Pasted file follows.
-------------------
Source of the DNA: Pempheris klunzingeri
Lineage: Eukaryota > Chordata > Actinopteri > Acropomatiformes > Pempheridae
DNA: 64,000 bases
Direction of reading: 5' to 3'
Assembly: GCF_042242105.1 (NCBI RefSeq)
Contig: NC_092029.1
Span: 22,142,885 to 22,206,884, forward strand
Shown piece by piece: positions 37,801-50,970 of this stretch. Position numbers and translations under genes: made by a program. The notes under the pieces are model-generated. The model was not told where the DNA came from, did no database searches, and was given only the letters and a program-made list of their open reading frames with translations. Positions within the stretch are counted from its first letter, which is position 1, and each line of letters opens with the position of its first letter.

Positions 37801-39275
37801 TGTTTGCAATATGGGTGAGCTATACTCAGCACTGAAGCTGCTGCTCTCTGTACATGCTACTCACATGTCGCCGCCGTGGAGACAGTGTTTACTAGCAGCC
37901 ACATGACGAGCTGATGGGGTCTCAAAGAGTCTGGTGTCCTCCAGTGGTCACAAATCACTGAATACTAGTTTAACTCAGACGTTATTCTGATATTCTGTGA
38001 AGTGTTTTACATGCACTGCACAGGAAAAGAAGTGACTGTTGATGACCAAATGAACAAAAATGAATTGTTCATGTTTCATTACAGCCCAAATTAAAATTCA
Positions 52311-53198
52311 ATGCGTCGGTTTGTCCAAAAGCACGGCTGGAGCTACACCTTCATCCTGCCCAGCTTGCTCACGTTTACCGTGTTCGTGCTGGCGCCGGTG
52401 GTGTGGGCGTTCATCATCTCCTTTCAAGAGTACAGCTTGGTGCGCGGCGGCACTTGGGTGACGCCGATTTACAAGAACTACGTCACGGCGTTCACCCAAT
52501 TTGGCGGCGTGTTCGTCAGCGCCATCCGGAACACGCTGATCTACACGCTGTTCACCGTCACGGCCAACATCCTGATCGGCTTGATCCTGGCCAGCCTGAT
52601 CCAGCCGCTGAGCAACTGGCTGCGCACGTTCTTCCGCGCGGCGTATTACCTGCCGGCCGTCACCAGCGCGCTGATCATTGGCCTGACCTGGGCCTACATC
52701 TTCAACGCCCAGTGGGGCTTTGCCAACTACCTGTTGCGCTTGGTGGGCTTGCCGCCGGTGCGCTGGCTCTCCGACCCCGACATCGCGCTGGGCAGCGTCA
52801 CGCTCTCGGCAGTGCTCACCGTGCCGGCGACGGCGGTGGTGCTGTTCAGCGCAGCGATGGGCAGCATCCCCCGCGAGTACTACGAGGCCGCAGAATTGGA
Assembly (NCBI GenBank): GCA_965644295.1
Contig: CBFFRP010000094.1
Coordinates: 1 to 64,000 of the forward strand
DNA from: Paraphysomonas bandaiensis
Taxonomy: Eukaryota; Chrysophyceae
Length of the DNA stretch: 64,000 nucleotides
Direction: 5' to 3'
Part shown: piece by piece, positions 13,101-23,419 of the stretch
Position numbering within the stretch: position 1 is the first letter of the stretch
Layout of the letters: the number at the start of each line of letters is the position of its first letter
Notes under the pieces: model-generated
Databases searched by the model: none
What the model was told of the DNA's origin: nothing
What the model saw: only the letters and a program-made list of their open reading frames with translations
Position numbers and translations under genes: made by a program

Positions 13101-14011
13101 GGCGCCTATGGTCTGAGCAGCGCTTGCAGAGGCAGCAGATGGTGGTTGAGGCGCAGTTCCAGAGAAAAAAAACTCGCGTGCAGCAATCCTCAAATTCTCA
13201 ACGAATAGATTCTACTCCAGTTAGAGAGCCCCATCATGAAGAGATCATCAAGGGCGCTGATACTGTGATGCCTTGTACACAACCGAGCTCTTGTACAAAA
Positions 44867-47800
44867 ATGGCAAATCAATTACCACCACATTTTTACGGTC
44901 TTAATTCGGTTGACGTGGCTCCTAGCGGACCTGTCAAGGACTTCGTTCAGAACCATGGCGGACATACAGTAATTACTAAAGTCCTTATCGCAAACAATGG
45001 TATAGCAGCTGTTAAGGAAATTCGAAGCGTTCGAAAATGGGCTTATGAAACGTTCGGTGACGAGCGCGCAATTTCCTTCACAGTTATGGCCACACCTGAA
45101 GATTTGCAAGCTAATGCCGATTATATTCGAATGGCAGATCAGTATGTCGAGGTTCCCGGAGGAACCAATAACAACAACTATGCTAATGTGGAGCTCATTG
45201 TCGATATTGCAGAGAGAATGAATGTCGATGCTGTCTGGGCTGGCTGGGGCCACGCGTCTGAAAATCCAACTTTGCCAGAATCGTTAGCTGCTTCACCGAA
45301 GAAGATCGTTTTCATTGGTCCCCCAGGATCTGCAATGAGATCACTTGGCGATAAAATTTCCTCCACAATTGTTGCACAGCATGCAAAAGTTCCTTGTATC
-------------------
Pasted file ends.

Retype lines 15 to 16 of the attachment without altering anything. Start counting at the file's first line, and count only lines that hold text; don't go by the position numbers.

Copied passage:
52401 GTGTGGGCGTTCATCATCTCCTTTCAAGAGTACAGCTTGGTGCGCGGCGGCACTTGGGTGACGCCGATTTACAAGAACTACGTCACGGCGTTCACCCAAT
52501 TTGGCGGCGTGTTCGTCAGCGCCATCCGGAACACGCTGATCTACACGCTGTTCACCGTCACGGCCAACATCCTGATCGGCTTGATCCTGGCCAGCCTGAT